"उसके पास तुमसे ज़्यादा पैसे हैं।"

Translation:She has more money than you.

November 26, 2018

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"He has more money than you have." ...should also be accepted.


I am having so much trouble with pronouns. I can't tell my she, he, him, her, from my they, them, their. If I give up learning Hindi, this will be why. I need to teach myself some kind of trick to remember.


He - यह/वह
She - यह/वह
Him - इस/उस
Her - इस/उस

They - ये/वे
Them - इन/उन

Technically speaking, इस/उस is not him/her but everywhere the singular third person is used as an object rather than the subject, Hindi uses a variation of इस/उस, eg: इसके/उसके (his), इससे/उससे(from him), इसे/उसे (to him), इसमें/उसमें (in him).
Similarly for इन/उन.


But now I'm confused why उसके is said to mean 'she' in this sentence. Why is 'she' not uski?


The pronoun gender ending in this context has to agree with 'paas', making it masculine, and the place in the sentence makes it the oblique form.


If it looks plural, ask yourself if it is oblique and then check to see if there is a post position (instead of preposition in English) lurking around -if so, then the oblique is justified. This explanation is not very scholarly, but it gets me by for the most part -hope it helps you. -just a fellow student


When do I use zyada vs aur


In comparisons, you can use 'से ज़्यादा' - more than'. Outside of comparisons, ज़्यादा works like 'a lot'/'much'/'many'.
Eg: मैं चार घंटों से ज़्यादा हवाई जहाज़ में बैठ नहीं सकता। इसलिए मैं ज़्यादा सफ़र नहीं करता। (I can't sit in an airplane for more than 4 hours. So I don't travel a lot.')

और is not used in comparisons. It just means 'more' or 'more than currently'. Eg: उसे और पैसे दो - Give him some more money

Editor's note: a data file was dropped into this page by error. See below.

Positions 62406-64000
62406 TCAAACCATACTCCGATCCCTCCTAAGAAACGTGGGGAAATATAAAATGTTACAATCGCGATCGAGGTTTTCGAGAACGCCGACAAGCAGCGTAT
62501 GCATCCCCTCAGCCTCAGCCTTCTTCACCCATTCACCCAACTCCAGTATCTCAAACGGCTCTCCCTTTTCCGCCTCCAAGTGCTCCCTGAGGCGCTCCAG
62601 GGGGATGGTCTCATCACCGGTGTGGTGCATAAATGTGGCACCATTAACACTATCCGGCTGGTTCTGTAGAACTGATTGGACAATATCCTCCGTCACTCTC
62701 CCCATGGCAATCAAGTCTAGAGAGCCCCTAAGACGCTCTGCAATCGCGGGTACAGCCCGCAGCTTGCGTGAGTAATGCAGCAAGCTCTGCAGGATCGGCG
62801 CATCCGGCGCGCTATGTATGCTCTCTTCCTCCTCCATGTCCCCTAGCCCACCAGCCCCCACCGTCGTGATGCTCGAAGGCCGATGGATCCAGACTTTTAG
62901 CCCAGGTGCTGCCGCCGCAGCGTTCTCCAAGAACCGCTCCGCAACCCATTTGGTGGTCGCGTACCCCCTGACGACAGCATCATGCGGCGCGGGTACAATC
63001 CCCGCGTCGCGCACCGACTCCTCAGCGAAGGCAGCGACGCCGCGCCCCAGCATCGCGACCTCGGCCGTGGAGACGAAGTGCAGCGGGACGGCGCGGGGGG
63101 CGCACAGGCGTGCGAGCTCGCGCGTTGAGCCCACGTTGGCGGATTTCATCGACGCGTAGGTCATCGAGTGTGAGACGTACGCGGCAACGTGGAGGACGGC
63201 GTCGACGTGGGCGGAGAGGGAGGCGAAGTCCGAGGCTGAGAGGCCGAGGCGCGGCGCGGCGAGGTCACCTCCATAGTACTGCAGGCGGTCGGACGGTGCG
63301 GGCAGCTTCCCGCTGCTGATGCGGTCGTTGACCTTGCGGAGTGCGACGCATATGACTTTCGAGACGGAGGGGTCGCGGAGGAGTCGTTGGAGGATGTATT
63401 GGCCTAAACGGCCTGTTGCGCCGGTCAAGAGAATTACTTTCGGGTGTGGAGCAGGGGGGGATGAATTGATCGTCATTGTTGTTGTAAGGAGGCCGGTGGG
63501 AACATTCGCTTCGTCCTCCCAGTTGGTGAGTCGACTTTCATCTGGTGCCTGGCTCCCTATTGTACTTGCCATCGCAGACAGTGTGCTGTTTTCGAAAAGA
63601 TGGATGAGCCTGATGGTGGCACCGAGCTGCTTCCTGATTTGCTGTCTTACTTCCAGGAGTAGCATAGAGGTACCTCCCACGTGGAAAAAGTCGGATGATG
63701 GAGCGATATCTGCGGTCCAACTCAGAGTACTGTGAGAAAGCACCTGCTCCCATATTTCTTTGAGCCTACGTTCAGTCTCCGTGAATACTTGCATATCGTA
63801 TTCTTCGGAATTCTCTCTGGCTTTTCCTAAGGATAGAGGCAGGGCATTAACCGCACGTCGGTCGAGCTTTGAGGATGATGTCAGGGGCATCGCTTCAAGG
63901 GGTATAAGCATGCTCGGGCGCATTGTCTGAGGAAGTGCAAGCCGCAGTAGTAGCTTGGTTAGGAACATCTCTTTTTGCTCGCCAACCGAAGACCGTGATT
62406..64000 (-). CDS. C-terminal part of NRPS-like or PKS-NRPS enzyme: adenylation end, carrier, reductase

thanks for the explanation!


Duo is seriously confusing me with है and हैं ! Is है not acceptable here? उसके is a singular person right?! Or does it correspond to plural 'money'???


Yes, पैसे is the subject of the hindi sentence.

It's confusing because the english translation somehow has a different subject ("she"). How can the subject switch? Because the verb switched! In english the verb is "has" but hindi has no verb "to have". We like to pretend that के पास can be translated as "has" but के पास is not actually a verb. The verb in the hindi sentence is होना ("to be") which is what you are trying to conjugate as either है or हैं. If we tried to make an english translation using the verb "to be" we would come up with something like "there is more money in her possesion than in yours". Nobody talks like that in english, but the point is you can see that the subject is clearly "money" if "has" didnt exist and we were forced to use "is". Which is the case in hindi.

Thats the long answer, the short answer is to just look for the hindi noun without any postpositions, thats usually the subject of the sentence and you can conjugate the verb according to that.


Thank you for the detailed answer. :)


What makes it a 'she'? Could that not be they, bearing in mind that it says ooskay?


It is either 'he' or 'she'. 'They have more money than you' would be उनके पास तुमसे ज़्यादा पैसे हैं।


Should it not be ooski, as it is feminine?


No. When you have साथ, पास etc, it is always के.
You can think of 'के पास' as one unit meaning 'with'.


No as it is plural....even if it is he or she u have to use uske in plural


She ka use kese pta hoga

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